Lack of money to allow full time training – Most post-collegiate vaulters need to have jobs that allow flexibility for training and travel to completion. Most jobs that pay well won’t give you that type of freedom so lower paying jobs are the most common option. Back in the 90’s when I was competing there were probably as many as 8-10 U.S. vaulters in a given year that could get by on competition earnings allowing them to dedicate themselves to full time training. I believe there are only a few in the U.S. that can realistically do that these days.
Brad, My wife Jill, and I, all got together to try and figure out how we can fix the problem of where post-collegiate vaulters can go for total training package. The Atlas Training Center concept came to life shortly thereafter. Brad Walker wrote a great letter that we are currently sending out to coaches that sums things up pretty well.
Letter From Brad Walker
At the end of last season after the London Olympic games, I came back home to the US Olympic training center in Chula Vista CA and was forced to reevaluate where I was going to put in the next four years of my career. As the American record holder, I was at a facility that no longer had a pole vault coach, I had no other training partners, and I was struggling to find motivation. I thought to myself that if the US wants to get back on top, we need to do something about it. I gave Dean Starkey a call, and a month later, we had the Atlas Training Center.
The mission statement of Atlas is:
"Atlas Training Center is committed to elevating the status of the pole-vault in the United States by creating a world class facility and training environment conducive to helping athletes win Olympic medals and breaking world records."
As the mission statement indicates, we are working towards building a facility that I hope can be a place elite vaulters call home and get the advantages that most of our European competitors already have. This however, is only part of what we hope to accomplish with Atlas. In our attempt to fund the project, Dean and I have been working hard to create a plan that we believe can not only fund the facility, but directly help our young athletes and coaches. We have put together a service called Virtual Coaching that offers structured training, online exercise and drill videos, Skype time with one of our vaulters to answer questions and video review, as well as email review’s and other services that we think can help both coaches and vaulters.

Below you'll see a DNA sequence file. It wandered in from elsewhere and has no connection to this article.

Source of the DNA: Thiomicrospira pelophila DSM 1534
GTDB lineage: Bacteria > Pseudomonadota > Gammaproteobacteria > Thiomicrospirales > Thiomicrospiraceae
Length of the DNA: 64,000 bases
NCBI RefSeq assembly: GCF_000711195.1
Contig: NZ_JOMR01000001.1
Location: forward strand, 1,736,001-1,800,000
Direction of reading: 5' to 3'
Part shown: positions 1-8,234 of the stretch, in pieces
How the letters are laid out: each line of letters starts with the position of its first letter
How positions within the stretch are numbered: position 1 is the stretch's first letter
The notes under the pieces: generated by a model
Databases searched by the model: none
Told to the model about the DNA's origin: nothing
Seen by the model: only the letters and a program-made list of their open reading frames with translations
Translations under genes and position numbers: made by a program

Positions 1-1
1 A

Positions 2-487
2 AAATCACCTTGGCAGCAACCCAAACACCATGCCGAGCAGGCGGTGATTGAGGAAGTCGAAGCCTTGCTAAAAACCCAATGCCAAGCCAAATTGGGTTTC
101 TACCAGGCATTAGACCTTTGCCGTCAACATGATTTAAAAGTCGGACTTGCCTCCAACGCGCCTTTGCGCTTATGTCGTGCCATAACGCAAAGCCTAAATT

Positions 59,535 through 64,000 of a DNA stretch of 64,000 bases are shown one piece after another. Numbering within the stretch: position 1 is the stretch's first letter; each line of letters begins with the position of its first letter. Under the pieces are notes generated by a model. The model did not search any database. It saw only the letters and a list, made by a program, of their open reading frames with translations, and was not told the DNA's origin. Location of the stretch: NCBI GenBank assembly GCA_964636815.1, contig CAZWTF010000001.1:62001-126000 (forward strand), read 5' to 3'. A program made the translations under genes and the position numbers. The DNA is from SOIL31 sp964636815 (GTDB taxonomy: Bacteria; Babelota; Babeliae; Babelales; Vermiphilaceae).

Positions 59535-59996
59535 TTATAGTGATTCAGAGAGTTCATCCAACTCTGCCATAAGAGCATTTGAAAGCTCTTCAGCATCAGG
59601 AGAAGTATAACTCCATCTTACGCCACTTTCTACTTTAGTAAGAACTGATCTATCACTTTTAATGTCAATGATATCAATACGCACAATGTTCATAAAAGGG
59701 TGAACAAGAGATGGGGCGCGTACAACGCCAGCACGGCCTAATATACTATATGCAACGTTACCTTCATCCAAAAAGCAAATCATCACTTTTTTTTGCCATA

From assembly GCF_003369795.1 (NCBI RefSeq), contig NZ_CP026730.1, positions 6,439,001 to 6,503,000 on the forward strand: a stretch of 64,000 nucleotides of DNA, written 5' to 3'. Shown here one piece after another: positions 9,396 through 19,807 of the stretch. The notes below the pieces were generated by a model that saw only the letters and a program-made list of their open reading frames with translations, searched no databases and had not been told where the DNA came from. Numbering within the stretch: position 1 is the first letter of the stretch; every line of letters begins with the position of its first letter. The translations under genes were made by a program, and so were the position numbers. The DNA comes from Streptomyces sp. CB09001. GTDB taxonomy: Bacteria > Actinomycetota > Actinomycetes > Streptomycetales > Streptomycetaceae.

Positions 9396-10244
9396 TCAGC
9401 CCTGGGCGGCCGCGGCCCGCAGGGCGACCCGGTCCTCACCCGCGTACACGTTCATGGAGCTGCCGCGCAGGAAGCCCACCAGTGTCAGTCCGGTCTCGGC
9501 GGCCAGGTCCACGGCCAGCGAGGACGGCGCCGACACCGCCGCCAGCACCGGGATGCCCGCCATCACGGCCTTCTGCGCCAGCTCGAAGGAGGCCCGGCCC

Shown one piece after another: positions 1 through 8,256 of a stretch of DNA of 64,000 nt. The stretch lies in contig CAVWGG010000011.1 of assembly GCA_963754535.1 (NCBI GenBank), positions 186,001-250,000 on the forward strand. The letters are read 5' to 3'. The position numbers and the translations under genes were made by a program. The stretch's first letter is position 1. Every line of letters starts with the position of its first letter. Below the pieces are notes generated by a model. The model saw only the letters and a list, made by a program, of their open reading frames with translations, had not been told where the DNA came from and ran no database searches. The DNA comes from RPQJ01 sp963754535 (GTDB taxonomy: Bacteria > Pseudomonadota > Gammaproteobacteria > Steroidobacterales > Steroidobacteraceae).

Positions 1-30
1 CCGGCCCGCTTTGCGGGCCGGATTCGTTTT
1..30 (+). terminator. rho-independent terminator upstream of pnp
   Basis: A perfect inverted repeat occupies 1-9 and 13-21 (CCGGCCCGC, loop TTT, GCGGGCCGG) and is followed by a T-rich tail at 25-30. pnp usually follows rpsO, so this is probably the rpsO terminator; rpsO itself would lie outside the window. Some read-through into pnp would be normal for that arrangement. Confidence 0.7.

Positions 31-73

Specifically for coaches, we have put together a group-training package that can guide coaches in proper training and vaulting technique. The group package must consist of a minimum of 5 athletes, all of which will have full access to the drill and exercise video library, as well as week-to-week workouts throughout the season. The coaches in this package will get 30 mins of Skype time per week to go over video review and answer any questions, as well as the ability to get emailed video review once per week. Our hope is to offer guidance and work with coaches to help get their kids jumping as high as possible. Common issues such as how to train high school athletes will be covered as well as why shin splints are so common, or how to keep the kids sharp through the state meet. We really do want to be a resource for the coaching community as we know that success at an early stage can help pave the way for the next group of elite vaulters.
There is no cost for the coaches in this program, but we will work with you to help get the information out to your athletes. The fee to the athletes will be $50 per month, per athlete, or for the minimum group of 5 athletes, $250. The vaulters will have full access to our website throughout their membership, so they can pull up videos while they are actually doing drills out on the track. They will also have access to written workouts throughout. This can also help guide your vaulters during that period of time where coaches are not allowed to work with their athletes due to school restrictions on out of season coaching.
All of the information about our virtual coaching can be found here: http://www.atlastrainingcenter.com/OurServices/VirtualCoaching/tabid/89/Default.aspx
We realize that we need the help of the pole vaulting community to get a facility that the United States pole vaulters can be proud of. With your support, I strongly believe we can build that home, and create an environment for the post-collegiate vaulter. Please feel free to call or contact us with any questions or ideas as to how to offer the best program we can to help our coaches and athletes. Lets help each other and get the US vault back on top!!